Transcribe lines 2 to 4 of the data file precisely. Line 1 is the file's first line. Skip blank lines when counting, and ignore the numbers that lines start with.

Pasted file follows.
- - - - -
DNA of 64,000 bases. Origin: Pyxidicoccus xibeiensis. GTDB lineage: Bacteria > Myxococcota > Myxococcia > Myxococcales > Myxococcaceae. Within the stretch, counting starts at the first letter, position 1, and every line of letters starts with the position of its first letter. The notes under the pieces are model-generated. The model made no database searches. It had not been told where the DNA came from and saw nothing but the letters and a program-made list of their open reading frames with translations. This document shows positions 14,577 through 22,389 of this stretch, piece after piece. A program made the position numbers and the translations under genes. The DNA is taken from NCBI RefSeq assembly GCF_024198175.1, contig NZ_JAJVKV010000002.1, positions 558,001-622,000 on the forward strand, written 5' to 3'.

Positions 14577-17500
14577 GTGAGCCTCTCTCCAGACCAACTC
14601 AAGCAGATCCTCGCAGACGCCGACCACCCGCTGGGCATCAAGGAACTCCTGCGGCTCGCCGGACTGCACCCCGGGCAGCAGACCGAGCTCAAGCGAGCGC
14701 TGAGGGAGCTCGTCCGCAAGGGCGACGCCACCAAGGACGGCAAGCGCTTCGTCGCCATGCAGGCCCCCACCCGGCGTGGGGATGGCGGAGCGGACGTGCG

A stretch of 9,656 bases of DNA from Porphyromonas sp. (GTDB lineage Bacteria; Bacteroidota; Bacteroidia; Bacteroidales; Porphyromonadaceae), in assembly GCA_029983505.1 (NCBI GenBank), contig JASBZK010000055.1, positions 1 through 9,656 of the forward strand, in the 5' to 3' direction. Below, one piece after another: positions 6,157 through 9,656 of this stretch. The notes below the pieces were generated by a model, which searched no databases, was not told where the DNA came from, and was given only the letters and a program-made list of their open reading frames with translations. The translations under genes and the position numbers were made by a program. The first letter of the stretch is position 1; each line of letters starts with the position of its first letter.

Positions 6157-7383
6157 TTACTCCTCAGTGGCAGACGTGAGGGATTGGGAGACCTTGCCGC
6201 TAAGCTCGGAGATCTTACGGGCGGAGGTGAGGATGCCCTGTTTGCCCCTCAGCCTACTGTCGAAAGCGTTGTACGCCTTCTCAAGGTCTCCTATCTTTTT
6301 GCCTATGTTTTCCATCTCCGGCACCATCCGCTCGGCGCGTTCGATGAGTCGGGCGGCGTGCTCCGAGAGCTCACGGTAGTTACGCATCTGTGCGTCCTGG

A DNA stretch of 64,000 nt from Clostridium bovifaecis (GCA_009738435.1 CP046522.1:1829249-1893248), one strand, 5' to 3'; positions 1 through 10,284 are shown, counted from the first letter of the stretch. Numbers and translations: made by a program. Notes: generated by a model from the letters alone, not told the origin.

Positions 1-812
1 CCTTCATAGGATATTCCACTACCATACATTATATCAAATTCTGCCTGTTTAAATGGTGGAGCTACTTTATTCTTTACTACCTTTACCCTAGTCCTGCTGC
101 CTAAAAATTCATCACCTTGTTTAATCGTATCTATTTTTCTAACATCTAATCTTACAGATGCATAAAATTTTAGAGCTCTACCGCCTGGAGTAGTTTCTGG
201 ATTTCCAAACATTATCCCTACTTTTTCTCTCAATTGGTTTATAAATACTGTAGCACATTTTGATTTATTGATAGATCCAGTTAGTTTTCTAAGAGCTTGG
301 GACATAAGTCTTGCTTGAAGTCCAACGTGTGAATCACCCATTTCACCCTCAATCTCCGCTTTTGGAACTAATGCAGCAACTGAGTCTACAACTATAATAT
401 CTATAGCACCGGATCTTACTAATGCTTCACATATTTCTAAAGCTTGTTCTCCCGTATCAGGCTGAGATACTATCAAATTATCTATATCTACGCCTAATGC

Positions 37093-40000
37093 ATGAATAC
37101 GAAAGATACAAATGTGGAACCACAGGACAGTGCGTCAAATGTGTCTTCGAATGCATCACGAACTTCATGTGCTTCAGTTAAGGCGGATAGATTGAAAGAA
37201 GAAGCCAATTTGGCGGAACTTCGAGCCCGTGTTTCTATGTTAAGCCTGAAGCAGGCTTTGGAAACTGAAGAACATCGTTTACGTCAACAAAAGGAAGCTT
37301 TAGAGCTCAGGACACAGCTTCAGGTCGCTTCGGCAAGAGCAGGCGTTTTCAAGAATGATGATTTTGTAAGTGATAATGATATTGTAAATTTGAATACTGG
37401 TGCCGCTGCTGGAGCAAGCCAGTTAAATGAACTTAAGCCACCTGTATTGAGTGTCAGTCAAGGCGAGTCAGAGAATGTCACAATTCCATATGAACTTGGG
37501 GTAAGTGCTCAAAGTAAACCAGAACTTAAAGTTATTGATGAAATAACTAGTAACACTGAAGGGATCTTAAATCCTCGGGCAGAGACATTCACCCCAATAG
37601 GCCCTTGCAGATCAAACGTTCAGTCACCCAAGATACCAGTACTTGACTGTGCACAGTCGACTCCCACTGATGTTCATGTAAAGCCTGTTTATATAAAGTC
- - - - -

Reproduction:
Positions 14577-17500
14577 GTGAGCCTCTCTCCAGACCAACTC
14601 AAGCAGATCCTCGCAGACGCCGACCACCCGCTGGGCATCAAGGAACTCCTGCGGCTCGCCGGACTGCACCCCGGGCAGCAGACCGAGCTCAAGCGAGCGC